- How broad and deep is our definition of “undertaking peacemaking” and “resisting violence”? In Riches very first footnote, she sites John Paul Lederach’s definition of peacebuilding as the action necessary to “transform conflict toward more sustainable, peaceful relationships … peace is seen not merely as a stage in time or a condition. It is a dynamic social construct.” Most Christians are nowhere near a view this expansive of peacebuilding, even though they claim to worship a God who in Christ has made peace with the entire cosmos (Col. 1:20) and has given to the church a ministry of being the primary models and messengers of that peace (2 Cor. 5:18). The church—in its worship and in all other auxiliary activities—is the place where God’s people are reminded of and rejoice in the biblical vision of God’s shalom between “God and people, between people and people, and between God, people, and creation.” Imagine how the church might be transformed and mobilized if every expression of worship art that we could muster were designed and single-mindedly dedicated to strengthening and equipping us for the task of participating in God’s cosmic-size reconciling project in Christ!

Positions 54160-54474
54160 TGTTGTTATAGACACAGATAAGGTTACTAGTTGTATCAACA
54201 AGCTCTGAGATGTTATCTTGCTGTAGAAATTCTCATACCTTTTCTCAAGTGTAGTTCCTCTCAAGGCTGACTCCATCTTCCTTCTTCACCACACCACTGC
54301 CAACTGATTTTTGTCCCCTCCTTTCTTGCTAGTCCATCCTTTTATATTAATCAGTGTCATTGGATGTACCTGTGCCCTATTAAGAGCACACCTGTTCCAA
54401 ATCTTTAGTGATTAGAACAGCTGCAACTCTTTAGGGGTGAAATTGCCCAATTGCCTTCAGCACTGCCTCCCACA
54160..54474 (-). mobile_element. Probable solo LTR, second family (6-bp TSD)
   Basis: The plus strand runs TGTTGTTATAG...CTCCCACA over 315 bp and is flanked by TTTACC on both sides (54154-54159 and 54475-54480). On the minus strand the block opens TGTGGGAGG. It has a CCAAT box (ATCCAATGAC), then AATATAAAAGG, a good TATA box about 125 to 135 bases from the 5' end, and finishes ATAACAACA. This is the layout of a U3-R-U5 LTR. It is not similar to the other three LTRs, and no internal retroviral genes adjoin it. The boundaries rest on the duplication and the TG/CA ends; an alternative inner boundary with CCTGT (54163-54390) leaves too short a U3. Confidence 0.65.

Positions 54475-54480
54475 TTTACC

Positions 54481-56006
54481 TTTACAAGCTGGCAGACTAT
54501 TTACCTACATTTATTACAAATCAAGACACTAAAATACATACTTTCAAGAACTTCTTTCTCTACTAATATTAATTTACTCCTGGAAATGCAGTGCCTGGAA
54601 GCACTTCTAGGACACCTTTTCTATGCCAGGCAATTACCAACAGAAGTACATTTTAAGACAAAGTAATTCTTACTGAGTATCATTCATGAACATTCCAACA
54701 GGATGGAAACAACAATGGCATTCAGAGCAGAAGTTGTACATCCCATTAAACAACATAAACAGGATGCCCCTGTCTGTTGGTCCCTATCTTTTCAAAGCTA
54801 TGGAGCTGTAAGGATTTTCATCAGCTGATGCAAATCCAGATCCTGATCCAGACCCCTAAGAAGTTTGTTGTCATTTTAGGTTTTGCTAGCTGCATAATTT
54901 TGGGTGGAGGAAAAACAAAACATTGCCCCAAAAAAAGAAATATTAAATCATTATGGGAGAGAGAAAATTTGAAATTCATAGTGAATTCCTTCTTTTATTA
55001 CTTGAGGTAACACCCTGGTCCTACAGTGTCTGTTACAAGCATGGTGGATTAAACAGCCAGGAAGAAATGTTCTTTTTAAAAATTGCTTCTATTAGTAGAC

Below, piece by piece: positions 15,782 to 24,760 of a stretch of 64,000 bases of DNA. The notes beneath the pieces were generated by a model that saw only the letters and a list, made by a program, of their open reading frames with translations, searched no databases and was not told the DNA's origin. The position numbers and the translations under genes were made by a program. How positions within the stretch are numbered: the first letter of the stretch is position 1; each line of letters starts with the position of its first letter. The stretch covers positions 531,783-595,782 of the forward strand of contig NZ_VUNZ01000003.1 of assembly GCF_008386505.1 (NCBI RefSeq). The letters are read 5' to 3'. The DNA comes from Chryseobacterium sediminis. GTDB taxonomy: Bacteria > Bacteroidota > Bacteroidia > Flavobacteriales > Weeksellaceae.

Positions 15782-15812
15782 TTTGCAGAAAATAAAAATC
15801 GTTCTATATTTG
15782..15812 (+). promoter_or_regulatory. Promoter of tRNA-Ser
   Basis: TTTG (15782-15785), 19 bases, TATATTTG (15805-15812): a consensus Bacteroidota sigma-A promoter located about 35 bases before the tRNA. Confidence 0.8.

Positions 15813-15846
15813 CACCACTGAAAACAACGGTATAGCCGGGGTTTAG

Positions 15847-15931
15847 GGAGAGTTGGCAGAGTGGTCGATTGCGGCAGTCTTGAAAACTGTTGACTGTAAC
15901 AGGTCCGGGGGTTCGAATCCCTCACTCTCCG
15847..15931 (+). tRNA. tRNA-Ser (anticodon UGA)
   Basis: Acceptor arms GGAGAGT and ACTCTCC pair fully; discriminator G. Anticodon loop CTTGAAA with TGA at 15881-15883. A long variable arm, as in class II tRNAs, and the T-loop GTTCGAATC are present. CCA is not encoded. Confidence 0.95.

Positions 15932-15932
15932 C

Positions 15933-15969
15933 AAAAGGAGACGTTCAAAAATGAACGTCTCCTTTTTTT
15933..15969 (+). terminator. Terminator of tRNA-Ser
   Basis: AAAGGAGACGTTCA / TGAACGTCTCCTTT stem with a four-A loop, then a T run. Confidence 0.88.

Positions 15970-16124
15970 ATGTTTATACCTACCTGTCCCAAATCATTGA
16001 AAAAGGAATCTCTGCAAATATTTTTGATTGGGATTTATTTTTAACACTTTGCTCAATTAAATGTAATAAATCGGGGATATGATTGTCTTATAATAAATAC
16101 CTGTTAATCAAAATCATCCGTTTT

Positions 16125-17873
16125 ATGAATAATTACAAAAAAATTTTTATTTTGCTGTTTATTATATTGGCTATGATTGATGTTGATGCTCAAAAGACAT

- Can and should training church members in worship to “undertake peacemaking” and “love their enemies” be reduced to expressing the desire that the lost “others” will be saved? Riches’ analysis of Hillsong music texts includes the following observations, italics my own: “Many [people] identified lyrics that reminded them of the world outside the church, but particularly those who were ‘unsaved’ or not Christian.” “Lyrics chosen […] reflect encouragement for Christians to desire the conversion and sanctification of all individuals.” “The selected songs demonstrate that participants use Hillsong songs to sing and pray rather abstractly for the conversion of the whole world and may apply this to people of other faiths while doing so.” All of this raises the important question with which Tanya begins her essay: When we are desirous of training disciples of Christ through worship arts to undertake peacemaking, resist violence, and engage in compassion and love for religious “others,” are we limiting that goal—as important as it is—to our concern for the “conversion of the unsaved”? In the context of God’s initiative to reconcile the entire cosmos, is this all that our worship arts are offering us? Does this faithfully reflect the earthly ministry of Jesus, the one we claim to worship and follow—Jesus, who approached people as living whole beings with fractured and broken physical, spiritual, intellectual, social, and emotional human parts in desperate need of healing and hope? It could well be that the church needs an entirely new and refurbished repertory of worship arts that more accurately reflect … Jesus!